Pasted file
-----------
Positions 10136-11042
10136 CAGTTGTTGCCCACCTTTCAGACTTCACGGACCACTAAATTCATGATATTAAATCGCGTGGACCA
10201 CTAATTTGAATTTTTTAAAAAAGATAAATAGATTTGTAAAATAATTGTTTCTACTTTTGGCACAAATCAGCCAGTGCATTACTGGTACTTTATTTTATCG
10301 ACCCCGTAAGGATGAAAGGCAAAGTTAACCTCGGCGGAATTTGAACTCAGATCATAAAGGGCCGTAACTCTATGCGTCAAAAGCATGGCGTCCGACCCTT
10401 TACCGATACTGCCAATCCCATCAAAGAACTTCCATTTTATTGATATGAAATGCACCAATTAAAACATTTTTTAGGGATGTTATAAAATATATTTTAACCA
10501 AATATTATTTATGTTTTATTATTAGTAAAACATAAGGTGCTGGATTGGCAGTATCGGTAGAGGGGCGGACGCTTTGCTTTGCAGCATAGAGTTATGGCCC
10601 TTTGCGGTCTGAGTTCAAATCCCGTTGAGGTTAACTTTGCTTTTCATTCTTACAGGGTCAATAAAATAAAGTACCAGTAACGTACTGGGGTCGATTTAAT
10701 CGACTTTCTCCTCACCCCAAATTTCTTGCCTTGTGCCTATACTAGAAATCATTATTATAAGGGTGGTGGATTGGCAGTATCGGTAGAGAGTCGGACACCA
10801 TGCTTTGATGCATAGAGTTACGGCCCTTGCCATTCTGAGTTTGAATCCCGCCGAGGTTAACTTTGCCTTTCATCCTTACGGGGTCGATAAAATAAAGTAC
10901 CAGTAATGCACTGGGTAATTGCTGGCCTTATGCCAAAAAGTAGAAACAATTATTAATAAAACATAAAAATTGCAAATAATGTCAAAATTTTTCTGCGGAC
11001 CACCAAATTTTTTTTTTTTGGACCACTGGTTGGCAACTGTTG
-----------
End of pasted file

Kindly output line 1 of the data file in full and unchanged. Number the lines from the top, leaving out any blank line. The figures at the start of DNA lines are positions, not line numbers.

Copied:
Positions 10136-11042